Innovation Inspiration: Where Next on "Open Innovation"?
09 Sep 2009|Added Value
Open innovation and co-creation never seem to be out of the business and marketing media. Some organizations are consistently quoted as leading the way: the likes of P&G, LEGO, IBM and Dell; others have only just started to dip their toes in the water.
Whatever stage you’re at, the question always seems to be, ‘where next?’ Here’s some thinking to help you navigate the new era, whoever you are.
In their book, The Co-Creation Connection, Prahalad and Ramaswamy set out to challenge the traditional view that the consumer is outside the domain of the value chain that is wholly controlled by the corporation. Instead, they offer the view that increasingly consumers see themselves as integral parts of the chain and can influence where, when and how value is generated. And they’re happy to be engaged.
Read More: The Co-Creation Connection
In their now famous article, ‘The Next Step in Open Innovation’, McKinsey consultants Bughin, Chui and Johnson coined the term ‘distributed co-creation’. For them, the future lies in going beyond harnessing the power of consumer communities to include all the participants in the value chain – they talk of a “convergence of like-minded parties” who collaborate for a variety of reasons to crack innovation challenges. Think of creating a global community of your key partners on line who work together to fill your innovation pipeline…
Read More: The Next Step in Open Innovation
This is of course endorsed in practice by P&G. In this Fortune Magazine article, CEO A.G. Lafley and management consultant Ram Charan put forward their philosophy both about the centrality of the consumer and about casting the net broad for ideas: “the more connections, the more ideas.”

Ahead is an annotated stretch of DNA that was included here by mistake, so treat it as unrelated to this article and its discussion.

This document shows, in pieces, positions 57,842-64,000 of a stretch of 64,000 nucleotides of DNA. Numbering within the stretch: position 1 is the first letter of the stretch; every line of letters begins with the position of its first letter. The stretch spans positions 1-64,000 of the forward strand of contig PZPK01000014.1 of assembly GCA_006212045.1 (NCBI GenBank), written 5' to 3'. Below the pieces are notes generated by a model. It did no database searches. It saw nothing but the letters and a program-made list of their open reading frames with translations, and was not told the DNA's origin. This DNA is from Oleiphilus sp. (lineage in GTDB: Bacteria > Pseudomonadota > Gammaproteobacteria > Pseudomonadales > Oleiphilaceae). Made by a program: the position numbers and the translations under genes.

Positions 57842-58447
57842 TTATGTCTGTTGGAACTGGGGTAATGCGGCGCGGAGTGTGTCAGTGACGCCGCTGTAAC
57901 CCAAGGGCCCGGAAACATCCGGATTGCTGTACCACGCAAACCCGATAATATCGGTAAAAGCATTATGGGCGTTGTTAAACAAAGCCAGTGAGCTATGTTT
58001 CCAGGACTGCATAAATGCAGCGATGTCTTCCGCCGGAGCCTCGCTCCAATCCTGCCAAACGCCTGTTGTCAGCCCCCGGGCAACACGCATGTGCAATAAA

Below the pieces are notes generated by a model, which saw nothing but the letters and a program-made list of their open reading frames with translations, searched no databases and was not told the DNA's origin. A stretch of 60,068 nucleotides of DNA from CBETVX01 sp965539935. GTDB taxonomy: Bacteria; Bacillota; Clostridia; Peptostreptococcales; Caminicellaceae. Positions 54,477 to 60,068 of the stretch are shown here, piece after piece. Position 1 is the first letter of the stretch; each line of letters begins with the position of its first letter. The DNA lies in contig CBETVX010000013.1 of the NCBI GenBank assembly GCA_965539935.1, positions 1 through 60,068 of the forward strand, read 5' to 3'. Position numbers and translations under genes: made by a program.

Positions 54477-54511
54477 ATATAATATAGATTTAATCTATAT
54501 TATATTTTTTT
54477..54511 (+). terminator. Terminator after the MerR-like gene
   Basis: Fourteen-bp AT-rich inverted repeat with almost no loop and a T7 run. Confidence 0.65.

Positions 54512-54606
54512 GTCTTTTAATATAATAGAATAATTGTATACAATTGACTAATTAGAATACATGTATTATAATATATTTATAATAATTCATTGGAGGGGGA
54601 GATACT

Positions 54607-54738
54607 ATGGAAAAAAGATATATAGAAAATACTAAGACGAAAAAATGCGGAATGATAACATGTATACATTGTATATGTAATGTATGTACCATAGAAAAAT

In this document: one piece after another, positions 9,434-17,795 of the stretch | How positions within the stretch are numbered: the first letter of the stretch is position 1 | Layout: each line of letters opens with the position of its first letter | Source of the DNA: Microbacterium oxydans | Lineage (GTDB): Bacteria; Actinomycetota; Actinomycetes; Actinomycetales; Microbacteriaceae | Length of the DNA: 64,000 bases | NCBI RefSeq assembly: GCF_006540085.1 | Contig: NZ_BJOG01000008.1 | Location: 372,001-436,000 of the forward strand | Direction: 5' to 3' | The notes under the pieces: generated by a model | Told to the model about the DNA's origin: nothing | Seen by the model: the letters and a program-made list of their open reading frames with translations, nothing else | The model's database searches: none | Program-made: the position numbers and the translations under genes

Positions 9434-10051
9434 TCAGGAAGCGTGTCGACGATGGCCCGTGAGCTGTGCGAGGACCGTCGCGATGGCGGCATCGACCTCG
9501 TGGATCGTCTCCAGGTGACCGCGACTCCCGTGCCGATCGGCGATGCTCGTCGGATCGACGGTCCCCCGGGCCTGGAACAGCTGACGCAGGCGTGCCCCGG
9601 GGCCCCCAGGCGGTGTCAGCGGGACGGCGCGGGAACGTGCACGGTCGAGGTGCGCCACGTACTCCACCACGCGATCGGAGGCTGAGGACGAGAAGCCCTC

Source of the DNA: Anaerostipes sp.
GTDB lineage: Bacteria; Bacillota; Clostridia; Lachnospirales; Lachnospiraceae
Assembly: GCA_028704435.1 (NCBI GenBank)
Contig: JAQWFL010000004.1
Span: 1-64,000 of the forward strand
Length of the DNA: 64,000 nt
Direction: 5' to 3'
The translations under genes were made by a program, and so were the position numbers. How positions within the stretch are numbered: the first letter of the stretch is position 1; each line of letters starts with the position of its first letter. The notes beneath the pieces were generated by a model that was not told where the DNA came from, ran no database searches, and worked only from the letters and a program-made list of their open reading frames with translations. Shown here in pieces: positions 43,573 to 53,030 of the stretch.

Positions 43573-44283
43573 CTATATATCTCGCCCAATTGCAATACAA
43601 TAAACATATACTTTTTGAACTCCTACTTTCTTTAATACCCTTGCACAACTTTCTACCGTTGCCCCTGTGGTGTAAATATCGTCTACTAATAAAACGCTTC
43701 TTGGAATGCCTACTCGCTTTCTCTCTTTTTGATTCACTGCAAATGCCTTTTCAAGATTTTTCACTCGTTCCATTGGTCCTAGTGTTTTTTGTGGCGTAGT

Read More: The Consumer is Boss
Despite all the hype though, a McKinsey study suggests that corporations are unhappy with what they’ve achieved with web 2.0 technologies. Chui, Miller and Roberts’ work over two years with 50 early adopter organisations found that despite their potential to have a more far-reaching impact than technologies such as CRM and supply chain management, web 2.0’s disruptive tendencies can be unsettling for many executives. Successful organisations practise controlled disruption.
Read More: Six Ways to Make Web 2.0 Work
What about the impact on the Market Research industry? Writing in Advertising Age, Jack Neff reports from the Advertising Research Forum on the industry’s future. He quotes Kim Dedeker from P&G on how research needs to move away from “feeding the metrics monster” and start listening to consumers’ stories. A digital platform provides a perfect place for people to tell their stories whenever they want, using whatever medium they want.
Read More: Researchers Could Use a Softer Touch
And finally, writing in Marketing Research, Hamilton, Vries and Tramp describe their work using a customer community – or customer community council – of 2000 IT professionals across 3 countries for Microsoft. They describe the key benefit of how the community generates a continuous feedback loop for the corporation, hardwiring consumer insight into business processes.
Read More: Building a Research Community